Driving back across France, we arrived in Normandy and when starting to look for a hotel for the night, found one in the small town of Gace. As we has passed through several small towns who were celebrating the 14th July with fetes and were therefore jammed with visitors, finding a hotel which was open , clean and comfortable, and with a good menu was a relief. The bonus came in the form of a live concert in the square, followed by a superb firework display in front of the chateau (now a museum) A splendid, delicious way to spend our last evening in France for a little while. The weather was superb too, being warm and sunny with a clear sky.

The following day we headed along the coast, visiting Trouville with its enormous beach,Casino and a huge outdoorswimming pool, then on past Honfleur and over the Pont de Normandie to Le Havre and the ferry.

Tuesday, 13 July 2010

Still hot but green in the Cantal, although there is a cooler breeze today. We're packing up for a brief return to home and garden in England,and according to French meteo, there is a good chance of rain on the way back to the ferry. The picture shows the fountain, put up in1894 by public subscription, which at the moment has no water in it, because there is a water shortage here - we have been asked not to water gardens, not to wash cars, or refill swimming pools. The same happened last year, which was also a fairly dry year. Luckily for us, we don't have a pool, are not great car washers (a couple of times a year is more than often enough) and the garden here is very small, with nothing in it which needs watering.

Thursday, 8 July 2010

Back in the green but only marginally cooler Cantal. We have found the current heatwave tiring, so tended to have sat around reading, although we have managed a few swims at the local Centre Aquatique in Mauriac.

I haven't yet read Angela Huth's novel Landgirls, but have just finished reading the sequel, Once a Landgirl, which was an enjoyable read, not too demanding, but engaging, so a good holiday read. The story of Prue, a landgirl on a Dorset farm during World War 2, this sequel continues Prue's search for meaning and contentment in post war England. The atmosphere of the period is subtly presented, along with the emotional dilemmas of those settling back into ordinary life.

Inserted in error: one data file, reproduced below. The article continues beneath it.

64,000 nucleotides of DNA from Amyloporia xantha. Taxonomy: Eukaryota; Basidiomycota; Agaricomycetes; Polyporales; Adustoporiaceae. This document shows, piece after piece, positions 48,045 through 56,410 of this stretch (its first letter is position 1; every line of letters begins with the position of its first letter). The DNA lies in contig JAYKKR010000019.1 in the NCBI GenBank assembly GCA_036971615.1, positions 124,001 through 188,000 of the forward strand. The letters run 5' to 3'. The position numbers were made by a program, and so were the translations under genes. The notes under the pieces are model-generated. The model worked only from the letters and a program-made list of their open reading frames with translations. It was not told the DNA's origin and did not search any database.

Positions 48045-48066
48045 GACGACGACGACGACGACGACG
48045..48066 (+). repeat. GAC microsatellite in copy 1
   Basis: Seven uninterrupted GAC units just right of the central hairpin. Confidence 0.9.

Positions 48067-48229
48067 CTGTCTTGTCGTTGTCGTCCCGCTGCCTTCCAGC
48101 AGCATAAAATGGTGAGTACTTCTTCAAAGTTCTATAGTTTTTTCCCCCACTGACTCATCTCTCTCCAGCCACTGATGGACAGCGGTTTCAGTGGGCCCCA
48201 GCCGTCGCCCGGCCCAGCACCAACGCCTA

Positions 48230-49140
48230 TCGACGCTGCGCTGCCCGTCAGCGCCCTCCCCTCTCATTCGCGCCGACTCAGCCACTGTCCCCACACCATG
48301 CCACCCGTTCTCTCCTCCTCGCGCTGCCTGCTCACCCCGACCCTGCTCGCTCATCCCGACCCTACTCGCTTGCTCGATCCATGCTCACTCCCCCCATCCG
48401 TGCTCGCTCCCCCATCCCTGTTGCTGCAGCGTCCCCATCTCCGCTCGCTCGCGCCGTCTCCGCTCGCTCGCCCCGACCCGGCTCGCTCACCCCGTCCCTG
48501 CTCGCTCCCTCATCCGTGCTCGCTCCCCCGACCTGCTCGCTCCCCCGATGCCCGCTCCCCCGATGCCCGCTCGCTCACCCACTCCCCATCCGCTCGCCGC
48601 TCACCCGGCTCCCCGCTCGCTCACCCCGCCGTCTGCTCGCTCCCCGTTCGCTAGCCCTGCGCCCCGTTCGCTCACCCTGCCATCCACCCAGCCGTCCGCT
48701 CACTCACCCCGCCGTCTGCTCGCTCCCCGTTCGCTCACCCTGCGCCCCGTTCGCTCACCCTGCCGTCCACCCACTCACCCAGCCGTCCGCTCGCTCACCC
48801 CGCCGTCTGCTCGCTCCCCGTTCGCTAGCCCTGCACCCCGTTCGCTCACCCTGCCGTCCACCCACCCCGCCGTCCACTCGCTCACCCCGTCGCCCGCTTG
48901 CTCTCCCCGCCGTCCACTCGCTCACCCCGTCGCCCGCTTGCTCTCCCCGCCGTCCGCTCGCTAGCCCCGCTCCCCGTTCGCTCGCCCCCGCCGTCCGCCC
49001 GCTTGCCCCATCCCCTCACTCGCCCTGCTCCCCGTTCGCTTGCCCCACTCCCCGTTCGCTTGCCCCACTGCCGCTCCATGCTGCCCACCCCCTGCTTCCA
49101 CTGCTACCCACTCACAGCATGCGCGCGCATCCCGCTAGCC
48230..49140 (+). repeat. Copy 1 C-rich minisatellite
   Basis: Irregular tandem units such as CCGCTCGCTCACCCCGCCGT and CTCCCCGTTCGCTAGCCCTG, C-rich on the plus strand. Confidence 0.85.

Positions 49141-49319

Saturday, 3 July 2010

The beach at Valras-Plage.

The Viaduc de Millau

We have just spent the last few days at the beach. We made a quick booking via the internet for a hotel at Valras-Plage, near Beziers and headed down the autoroute, over the viaduct de Millau and on to the sea. We've been promising ourselves a swim or two in the Mediterranean for over a year and now at last we've made it. The sea was beautiful and warm, 21 degrees C when we there, and seemed very clean.

The beach at Valras is huge, about 3km in length and once the sun is up the sand is burning hot, so flip-flops or sandals are a must. It does make drying off after a swim quick, though. Ater only a very few days of sun, sand and restaurent meals, we are now back in the only slightly cooler greenery of the Cantal. We drove back across country,following the valley of the Lot for part of the way, which was deliciously cool and inviting.
While we were there, the small blue roofed hut opened up for business - it was a library. Details of it can be found here. I wonder if any British libraries do the same sort of thing?